In response to LSE Media Policy Project’s policy brief on modelling proposed media ownership limits [PDF], Rob Kenny of Communications Chambers counters one of the report’s conclusions and explains why he thinks such limits would have significant impact on the media market. This is the latest post in our joint series with the LSE Media Policy Project.
Last week Justin Schlosberg (of Birkbeck, University of London and the Media Reform Coalition) and I debated media plurality issues at an LSE event. We agreed (I think) on the objectives of media plurality, but had very different views on the merits and form of regulatory intervention.
At the event Justin presented a paper Modelling Media Ownership Limits. This paper contains much useful material, but I write now to question one of its conclusions.
The paper sets out various proposed media ownership caps to support plurality, and their likely impact. For brevity I will focus on the caps proposed by the Media Reform Coalition (MRC), which are typical. In brief, they are:
- At a 15% share of a media market, behavioural remedies would be applied such as the appointment of an independent panel to oversee editorial policy
- At a 20% market share, ownership limits would be applied to ensure no person or entity had a controlling stake in the media entity
Justin’s paper suggests that “the impact on markets [of these caps] would be relatively minor”. However, this seems a bold claim.
Selling off the Sun and the Mail?
Both the Mail and the Sun have shares of the national newspaper market of over 20%. Thus under the MRC’s rules, both these titles would need to be publicly floated as independent entities. It is not at all clear that there is much public demand for the shares of new newspaper companies, particularly ones that would have no ‘take over premium’, since they could never be acquired. Thus the value placed by the public markets on a new ‘Sun PLC’ or ‘Mail PLC’ might be well below its true value. Moreover, there would be the listing costs to be borne, and the future costs of being a public company. Ultimately these would all be costs borne by the current owner (since they would be factored into the initial sales price). The current owner would also face the loss of any synergies with the rest of the group, and the intangible costs of loss of control.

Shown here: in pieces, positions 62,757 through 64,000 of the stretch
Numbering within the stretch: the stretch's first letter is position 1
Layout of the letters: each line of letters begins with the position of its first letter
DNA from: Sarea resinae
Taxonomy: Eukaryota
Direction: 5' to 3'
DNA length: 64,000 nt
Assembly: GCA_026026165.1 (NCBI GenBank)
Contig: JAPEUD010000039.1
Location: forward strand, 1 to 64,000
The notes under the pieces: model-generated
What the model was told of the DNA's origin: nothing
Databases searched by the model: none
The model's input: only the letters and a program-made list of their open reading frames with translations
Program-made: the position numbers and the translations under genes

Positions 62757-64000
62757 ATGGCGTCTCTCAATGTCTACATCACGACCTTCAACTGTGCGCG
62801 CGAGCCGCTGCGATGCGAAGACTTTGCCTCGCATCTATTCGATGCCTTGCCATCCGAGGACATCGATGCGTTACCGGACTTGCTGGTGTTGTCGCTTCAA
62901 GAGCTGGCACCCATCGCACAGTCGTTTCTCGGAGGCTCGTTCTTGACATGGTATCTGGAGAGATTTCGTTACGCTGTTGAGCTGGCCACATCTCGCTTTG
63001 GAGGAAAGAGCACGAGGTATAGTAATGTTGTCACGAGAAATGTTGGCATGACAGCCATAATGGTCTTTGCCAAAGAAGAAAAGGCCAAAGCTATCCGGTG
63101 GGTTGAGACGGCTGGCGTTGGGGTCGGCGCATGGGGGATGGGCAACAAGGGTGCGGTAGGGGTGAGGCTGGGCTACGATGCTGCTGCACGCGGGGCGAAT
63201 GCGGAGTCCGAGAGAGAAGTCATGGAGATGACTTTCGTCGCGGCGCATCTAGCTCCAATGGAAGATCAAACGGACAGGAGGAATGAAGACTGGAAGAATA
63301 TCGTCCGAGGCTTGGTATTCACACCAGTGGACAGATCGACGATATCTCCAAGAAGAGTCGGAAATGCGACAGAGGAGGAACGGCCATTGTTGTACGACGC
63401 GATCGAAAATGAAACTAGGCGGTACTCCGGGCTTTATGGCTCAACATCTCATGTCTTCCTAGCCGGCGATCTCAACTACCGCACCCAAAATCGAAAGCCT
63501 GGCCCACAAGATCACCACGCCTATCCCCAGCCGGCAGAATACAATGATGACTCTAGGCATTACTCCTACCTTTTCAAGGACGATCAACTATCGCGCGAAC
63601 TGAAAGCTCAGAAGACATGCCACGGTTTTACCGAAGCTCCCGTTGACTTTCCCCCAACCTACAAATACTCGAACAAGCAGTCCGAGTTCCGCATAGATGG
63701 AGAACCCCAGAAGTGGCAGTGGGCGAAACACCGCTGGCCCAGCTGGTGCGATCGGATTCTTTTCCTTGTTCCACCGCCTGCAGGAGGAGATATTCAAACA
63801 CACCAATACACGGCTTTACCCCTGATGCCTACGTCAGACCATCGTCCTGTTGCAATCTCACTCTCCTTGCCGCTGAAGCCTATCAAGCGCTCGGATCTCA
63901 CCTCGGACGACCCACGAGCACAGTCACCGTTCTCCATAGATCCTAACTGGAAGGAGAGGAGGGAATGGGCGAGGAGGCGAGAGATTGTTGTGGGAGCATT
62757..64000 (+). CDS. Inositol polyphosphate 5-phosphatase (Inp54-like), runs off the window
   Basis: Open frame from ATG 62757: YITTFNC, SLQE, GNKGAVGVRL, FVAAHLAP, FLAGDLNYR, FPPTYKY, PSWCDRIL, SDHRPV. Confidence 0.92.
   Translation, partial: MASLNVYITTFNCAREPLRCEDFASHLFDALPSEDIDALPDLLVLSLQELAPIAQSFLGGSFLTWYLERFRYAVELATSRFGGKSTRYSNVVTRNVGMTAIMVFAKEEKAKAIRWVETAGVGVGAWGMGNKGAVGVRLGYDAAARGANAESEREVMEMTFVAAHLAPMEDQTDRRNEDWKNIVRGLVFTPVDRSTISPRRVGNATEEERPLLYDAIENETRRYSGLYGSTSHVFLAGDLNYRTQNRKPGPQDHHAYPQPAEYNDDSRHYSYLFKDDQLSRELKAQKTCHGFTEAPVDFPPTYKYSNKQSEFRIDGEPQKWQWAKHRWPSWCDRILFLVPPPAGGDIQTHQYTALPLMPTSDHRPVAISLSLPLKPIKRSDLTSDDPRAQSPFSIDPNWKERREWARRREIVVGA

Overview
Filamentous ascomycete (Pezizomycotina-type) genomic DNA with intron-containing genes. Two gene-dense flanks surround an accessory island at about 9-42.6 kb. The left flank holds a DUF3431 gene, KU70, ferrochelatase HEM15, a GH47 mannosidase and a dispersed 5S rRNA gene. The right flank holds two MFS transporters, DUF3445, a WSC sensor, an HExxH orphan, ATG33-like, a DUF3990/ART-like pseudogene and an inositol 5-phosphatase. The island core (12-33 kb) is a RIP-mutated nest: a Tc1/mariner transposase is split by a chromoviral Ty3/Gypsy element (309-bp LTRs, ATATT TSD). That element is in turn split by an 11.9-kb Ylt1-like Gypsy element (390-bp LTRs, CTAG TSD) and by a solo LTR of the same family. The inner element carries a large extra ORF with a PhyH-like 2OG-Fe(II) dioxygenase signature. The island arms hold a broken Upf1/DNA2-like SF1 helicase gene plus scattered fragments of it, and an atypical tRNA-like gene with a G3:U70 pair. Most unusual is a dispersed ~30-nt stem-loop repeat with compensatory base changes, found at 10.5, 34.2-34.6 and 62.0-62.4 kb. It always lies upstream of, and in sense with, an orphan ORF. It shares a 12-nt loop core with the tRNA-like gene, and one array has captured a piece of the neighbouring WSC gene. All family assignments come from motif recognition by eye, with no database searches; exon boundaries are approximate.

What would a rational owner do when faced with such a forced sale? Presumably seek to avoid it by bringing the title’s share down below the 20% mark – relatively easily done through a price increase (which would keep revenues flowing but reduce circulation). The result would be a further reduction in newspaper readership. Moreover, it would severely discourage any future investment in those titles that might once again increase their share, and trigger an enforce sale.
Nor do the problems end there – if the Sun and the Mail reduced their share, then someone else would gain it. The Mirror could easily find itself close to or above the 20% share mark, forcing it to be spun out, or potentially to reduce its own circulation to avoid that fate. There is a clear risk of a vicious circle, and at minimum an acceleration of the already alarming decline in newspaper circulation.
Putting Sky News out of business?
Serious though the implications for newspapers are from a ‘20% rule’, they are far from the most drastic consequences. Because of Sky’s provision of wholesale radio news, the paper suggests that Sky News would fail the 20% test. However, it is hard to imagine Sky News being viable as an independent company – it is substantially loss making. In such cases the paper allows that “an equity carve-out or the transferral of voting rights from shareholders to employees” would be appropriate. It is not clear what is meant by an equity carve out – who would be interested in owning any number of shares that had no prospect of paying dividends, but rather required constant subsidies?
Conceivably voting rights could be transferred to employees, but would this have any practical benefit? If a Sky News remained utterly dependent on its parent for financial support – and by extension, the employees remained dependent on the goodwill of the parent for their jobs – how much real editorial independence would they have? Indeed, why would we expect the parent to continue to support a loss making, uncontrolled entity? Ownership regulations could put Sky News’ life at stake.
Within wholesale TV news, ITN is close to a 20% share – a relatively small drop in BBC consumption or the disappearance of Sky News could push it over the threshold. Once again, there are real concerns whether an independent ITN would be viable as a public company. In 2012 it made a pre-tax profit of just £1.5m, which contrasts to its net liabilities of £60m – without the support of its parents, it could well be bankrupt.
Thus the rules proposed by MRC could jeopardise the future of some leading news providers, accelerate the decline of newspaper circulations and act as a major disincentive to investment. It is hard to reconcile these significant risks with a view that the rules’ impact would be “relatively minor”.